AbstractThis doctoral thesis argues for the reform of the Irish law on adverse possession. It explains why the doctrine, in its current state, fails to confer adequate protection on the owner against the dangers of losing title to an adverse possessor and it illustrates how the law permits 'undeserving' adverse possessors to acquire title. The analysis of the law is conducted by relying on doctrinal and empirical research methodologies. Although a number of reform are considered, this thesis makes the case for the introduction of a qualified veto system of adverse possession which would govern land that has been registered in the Land Registry and also unregistered land.
This reform would permit the owner of land to veto an adverse possession application unless the applicant qualifies under one of the exceptions formulated to the proposed scheme which are designed to preserve the operation of the doctrine for certain 'deserving' adverse possessors. Adverse possessors who enter possession pursuant to an informal or a defective title, or adverse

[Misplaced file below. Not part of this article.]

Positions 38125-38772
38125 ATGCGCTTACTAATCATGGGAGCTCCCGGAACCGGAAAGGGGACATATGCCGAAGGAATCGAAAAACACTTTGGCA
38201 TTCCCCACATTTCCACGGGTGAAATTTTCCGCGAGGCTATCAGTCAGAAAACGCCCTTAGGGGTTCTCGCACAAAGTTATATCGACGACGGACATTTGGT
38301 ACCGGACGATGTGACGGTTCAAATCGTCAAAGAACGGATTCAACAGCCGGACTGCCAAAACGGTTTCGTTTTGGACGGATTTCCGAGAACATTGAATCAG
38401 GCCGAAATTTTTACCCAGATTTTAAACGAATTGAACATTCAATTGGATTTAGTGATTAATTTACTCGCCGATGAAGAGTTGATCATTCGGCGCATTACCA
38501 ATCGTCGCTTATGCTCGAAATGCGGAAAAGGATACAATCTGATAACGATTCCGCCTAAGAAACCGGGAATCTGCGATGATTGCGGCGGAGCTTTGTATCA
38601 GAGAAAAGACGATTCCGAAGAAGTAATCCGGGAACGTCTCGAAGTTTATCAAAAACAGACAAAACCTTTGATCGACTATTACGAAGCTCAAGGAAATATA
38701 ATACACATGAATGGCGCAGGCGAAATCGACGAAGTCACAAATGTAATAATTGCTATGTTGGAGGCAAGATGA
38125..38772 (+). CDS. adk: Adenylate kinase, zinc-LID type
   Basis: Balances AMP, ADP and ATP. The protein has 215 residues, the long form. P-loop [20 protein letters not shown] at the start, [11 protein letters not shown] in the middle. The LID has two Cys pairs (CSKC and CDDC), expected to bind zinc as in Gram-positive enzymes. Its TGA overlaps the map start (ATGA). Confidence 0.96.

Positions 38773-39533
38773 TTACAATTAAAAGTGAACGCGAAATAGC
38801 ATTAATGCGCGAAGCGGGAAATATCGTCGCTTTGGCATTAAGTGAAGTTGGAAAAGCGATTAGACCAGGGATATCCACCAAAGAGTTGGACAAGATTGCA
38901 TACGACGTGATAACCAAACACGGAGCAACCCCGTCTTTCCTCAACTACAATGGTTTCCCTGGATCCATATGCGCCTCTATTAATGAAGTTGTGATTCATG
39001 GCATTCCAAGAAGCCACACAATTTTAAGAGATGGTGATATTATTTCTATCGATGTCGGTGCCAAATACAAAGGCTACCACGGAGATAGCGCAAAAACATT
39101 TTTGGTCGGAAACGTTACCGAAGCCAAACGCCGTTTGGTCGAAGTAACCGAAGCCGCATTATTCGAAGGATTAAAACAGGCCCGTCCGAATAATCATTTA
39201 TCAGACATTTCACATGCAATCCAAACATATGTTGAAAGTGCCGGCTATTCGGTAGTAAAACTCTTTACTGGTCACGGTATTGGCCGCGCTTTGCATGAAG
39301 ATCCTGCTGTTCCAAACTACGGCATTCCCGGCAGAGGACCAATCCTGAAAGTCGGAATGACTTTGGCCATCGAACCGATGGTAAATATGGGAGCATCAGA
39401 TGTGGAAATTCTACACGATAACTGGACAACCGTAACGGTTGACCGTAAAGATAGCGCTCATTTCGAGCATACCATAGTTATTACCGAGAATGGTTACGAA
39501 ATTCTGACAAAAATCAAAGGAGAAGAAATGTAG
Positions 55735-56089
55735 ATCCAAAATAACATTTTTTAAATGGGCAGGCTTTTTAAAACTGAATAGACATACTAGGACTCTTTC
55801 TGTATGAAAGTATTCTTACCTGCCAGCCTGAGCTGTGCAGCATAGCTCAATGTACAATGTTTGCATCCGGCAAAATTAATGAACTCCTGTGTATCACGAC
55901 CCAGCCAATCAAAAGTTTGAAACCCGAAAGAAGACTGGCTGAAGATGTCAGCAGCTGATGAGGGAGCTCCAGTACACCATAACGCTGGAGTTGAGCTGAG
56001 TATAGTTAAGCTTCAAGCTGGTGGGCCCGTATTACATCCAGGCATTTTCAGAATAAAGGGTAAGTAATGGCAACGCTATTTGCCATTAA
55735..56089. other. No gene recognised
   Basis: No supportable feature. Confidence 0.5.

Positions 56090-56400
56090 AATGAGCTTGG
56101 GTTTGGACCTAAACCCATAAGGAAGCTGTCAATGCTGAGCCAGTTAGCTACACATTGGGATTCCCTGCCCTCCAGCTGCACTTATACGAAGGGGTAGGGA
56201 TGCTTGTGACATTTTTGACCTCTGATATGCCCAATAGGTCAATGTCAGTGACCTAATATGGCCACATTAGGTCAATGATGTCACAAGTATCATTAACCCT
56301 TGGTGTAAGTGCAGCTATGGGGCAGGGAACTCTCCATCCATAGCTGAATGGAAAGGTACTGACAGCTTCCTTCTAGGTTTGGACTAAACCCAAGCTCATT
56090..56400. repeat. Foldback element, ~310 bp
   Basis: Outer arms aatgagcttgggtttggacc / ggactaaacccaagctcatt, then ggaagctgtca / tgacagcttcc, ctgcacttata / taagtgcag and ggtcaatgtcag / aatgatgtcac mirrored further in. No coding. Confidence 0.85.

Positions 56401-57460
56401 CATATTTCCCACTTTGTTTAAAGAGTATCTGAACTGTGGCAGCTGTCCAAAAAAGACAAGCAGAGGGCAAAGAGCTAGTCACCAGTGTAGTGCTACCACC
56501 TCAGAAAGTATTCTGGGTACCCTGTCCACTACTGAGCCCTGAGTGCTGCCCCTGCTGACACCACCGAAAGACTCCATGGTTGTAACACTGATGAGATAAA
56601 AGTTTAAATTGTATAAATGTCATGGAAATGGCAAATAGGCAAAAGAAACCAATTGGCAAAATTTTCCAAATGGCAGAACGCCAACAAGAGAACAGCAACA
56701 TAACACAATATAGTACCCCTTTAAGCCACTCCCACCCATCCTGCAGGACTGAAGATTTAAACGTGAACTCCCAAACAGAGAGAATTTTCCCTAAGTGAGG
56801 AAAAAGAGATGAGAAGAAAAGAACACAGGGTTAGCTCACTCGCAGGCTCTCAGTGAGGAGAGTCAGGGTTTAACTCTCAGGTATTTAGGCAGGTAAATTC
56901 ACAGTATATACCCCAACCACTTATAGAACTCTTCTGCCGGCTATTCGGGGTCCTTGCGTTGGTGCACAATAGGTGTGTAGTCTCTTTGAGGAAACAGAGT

possessors of boundary land which they believe to be their own, would be entitled to be registered as owners, regardless of an objection by the owner. In formulating these exception the thesis examines the modem role played by adverse possession in resolving different types of land law disputes, its suitability as a remedy and, where appropriate, the challenges involved in
introducing a qualification to the veto system. The introduction of a veto system of adverse possession would also permit abandoned land to be brought back onto the market. While the thesis is devoted primarily to an examination of the Irish law in this area, it also engages in a comparative analysis of discrete aspects of the law in a number of other common law jurisdictions, namely England and Wales, Canada, Australia and the United States.
|Date of Award||Dec 1989|
|Supervisor||John Blacking (Supervisor)|